Updated: Oct 8, 2021
If you’re feeling like you and your partner could use some couples counselling, you might have 1000 questions about what the process is like. This blog is meant to help you understand couples counselling a bit better and to take some of the anxiety out of the process.
I’ve tried to answer the questions that might come up for you in deciding whether couples counselling is for you. If I’ve missed anything, just leave a comment and I promise to answer! So, here are some common questions that come up for couples:
Who should go to couples counselling?
I think there’s a misconception out there that couples counselling is only for people who are on the brink of divorce. This is so far from the truth! Couples counselling can be used for all kinds of situations, from improving a relatively healthy relationship to helping a couple of deal with domestic violence. Truly, it’s my belief that almost every couple could use a “tune-up” at some point in their relationship.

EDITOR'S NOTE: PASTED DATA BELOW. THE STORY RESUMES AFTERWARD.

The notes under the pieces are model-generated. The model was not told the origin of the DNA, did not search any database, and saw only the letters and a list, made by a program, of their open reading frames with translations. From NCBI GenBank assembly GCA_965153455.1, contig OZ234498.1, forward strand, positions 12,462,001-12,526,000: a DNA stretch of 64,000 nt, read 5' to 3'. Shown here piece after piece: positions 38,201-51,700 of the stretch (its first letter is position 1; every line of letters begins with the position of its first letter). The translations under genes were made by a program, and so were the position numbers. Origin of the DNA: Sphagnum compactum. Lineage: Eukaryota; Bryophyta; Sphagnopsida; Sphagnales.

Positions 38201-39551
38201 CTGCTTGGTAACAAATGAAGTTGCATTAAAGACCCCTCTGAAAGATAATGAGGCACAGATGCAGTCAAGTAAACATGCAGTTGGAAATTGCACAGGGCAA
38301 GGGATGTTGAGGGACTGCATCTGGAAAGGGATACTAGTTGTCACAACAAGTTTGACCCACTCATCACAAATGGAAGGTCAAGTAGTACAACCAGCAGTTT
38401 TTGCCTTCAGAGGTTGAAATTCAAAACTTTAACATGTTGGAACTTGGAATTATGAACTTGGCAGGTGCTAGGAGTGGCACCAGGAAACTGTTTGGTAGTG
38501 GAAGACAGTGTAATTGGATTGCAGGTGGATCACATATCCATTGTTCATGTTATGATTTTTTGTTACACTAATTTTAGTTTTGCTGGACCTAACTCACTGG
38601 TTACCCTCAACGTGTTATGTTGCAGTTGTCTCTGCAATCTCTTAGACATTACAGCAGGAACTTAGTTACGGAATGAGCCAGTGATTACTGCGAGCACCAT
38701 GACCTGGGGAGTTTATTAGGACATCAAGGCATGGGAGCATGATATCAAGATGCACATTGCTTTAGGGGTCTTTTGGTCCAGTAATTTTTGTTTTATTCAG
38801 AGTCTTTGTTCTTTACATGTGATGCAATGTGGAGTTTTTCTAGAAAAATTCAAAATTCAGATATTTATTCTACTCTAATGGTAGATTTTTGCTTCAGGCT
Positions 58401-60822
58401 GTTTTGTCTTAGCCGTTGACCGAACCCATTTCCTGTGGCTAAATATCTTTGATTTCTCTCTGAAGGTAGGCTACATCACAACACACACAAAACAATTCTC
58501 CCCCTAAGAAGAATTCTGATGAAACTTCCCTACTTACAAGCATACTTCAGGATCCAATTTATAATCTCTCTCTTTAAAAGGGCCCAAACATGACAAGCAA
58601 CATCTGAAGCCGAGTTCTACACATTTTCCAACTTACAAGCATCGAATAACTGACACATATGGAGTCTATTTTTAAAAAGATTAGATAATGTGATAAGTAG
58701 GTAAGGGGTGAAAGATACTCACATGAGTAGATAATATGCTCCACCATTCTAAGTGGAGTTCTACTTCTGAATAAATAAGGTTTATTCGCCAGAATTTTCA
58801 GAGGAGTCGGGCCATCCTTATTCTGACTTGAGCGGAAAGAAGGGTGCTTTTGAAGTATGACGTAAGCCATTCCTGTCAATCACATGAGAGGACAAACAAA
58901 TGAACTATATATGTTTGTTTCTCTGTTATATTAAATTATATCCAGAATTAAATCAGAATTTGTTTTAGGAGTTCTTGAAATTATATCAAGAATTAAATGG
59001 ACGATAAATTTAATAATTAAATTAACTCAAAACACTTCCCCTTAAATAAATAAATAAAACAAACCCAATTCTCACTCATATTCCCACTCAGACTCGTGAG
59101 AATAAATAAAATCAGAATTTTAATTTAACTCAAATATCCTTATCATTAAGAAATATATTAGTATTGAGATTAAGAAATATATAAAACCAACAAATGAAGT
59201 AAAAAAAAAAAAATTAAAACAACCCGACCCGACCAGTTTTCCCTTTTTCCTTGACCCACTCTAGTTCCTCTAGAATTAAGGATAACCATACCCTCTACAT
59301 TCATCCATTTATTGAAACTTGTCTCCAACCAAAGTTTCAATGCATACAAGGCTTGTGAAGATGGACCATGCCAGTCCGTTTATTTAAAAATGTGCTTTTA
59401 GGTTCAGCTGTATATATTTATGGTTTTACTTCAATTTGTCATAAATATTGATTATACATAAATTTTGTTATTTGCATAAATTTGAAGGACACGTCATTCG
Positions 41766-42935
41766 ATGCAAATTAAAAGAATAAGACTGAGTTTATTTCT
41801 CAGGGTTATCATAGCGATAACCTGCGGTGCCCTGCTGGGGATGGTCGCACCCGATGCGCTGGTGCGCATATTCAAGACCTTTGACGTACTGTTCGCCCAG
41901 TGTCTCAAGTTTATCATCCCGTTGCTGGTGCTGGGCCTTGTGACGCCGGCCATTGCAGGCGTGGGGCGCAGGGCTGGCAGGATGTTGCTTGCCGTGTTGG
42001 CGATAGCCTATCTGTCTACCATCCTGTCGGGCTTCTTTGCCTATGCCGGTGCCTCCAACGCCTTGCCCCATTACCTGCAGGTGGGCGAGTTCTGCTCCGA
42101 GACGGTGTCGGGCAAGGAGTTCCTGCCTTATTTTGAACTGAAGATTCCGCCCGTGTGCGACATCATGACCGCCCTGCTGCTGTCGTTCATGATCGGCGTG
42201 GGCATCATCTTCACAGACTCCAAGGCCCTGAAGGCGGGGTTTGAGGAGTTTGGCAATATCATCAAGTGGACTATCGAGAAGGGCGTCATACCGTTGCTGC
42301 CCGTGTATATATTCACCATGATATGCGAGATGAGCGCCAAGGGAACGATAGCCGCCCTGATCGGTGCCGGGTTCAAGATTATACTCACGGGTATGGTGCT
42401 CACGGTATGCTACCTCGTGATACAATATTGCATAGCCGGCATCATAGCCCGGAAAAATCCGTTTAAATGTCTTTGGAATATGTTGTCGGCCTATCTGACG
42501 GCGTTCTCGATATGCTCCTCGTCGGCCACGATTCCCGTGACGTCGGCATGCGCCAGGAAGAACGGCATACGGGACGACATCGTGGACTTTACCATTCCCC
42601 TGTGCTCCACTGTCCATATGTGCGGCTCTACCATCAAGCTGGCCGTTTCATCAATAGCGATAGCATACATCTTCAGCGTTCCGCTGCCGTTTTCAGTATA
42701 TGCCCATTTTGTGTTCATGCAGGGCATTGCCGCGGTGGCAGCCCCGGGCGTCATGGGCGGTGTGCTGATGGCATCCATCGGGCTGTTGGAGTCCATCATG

One thing to keep in mind with this is, it’s always best to come to couples counselling sooner rather than later, if possible. This helps prevent the issue from becoming bigger and more difficult to manage. It’s completely fine to come at any point though, so don’t be afraid to come in if things have gotten really challenging!
Common reasons for booking a couples counselling appointment are:
to improve communication with each other
to deal with changes after having kids
to figure out how to deal with differences in parenting styles
to cope with infertility
to deal with sexual incompatibilities, like a difference in sex drive
to help a couple stay connected after a trauma or loss
to deal with an infidelity
to work through stress about money
to move forward after domestic violence has occurred
One other reason to see a couples counsellor is to have some premarital counselling appointments. This is a great way to start your marriage off in a healthy direction. It’s truly amazing how a few changes at the beginning can make a world of difference in the quality of your marriage over the long run!
How to suggest couples counselling?